Evan T. Keller, Jill M. Keller, and Gavin Gillespie
Zebrafish (Danio rerio) have been extensively utilized for understanding mechanisms of development. These studies have led to a wealth of resources including genetic tools, informational databases, and husbandry methods. In spite of all these resources, zebrafish have been underutilized for exploring the pathophysiology of disease and the aging process. Zebrafish offer several advantages over mammalian models for these studies, including the ability to perform saturation mutagenesis and the capability to contain thousands of animals in a small space. In this review, we will discuss the use of mature zebrafish as an animal model. The challenges of developing and maintaining a colony of aging zebrafish will be addressed. Specific examples to support the use of mature zebrafish as an animal model will be provided, including the demonstration of clinical pathology and that age-associated changes in various phenotypes can be observed in aging zebrafish.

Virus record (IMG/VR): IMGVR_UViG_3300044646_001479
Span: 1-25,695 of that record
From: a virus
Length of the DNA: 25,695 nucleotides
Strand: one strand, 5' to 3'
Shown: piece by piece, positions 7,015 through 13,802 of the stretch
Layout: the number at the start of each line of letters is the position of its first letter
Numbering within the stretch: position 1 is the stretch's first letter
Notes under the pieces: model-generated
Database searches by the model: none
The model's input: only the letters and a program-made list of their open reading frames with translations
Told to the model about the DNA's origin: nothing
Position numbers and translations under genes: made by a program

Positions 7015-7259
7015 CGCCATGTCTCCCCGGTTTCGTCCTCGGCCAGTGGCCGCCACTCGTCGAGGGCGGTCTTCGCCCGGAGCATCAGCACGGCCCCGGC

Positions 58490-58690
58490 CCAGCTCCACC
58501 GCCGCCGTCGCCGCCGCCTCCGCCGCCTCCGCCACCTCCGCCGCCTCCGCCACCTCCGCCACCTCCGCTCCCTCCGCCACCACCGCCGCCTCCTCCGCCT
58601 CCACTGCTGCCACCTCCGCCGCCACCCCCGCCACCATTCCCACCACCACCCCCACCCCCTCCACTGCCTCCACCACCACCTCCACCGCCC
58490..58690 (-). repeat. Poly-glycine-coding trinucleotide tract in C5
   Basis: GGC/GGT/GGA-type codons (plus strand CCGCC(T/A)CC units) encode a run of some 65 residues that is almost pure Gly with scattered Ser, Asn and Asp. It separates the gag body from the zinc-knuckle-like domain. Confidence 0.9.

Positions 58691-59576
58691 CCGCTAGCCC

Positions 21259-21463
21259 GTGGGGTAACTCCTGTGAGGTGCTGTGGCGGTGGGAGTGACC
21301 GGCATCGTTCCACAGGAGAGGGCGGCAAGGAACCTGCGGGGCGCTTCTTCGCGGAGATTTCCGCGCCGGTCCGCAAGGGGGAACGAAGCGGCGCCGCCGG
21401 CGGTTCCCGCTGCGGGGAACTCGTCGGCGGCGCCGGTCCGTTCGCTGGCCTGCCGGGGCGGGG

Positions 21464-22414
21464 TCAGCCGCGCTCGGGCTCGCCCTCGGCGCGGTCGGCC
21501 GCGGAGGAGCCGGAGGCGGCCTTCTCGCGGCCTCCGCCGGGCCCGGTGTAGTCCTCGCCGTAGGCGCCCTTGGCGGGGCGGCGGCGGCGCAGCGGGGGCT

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When over eighty years of age, the poet Bryant said that he had added more than ten years to his life by taking a simple exercise while dressing in the morning. Those who knew Bryant and the facts of his life never doubted the truth of this statement.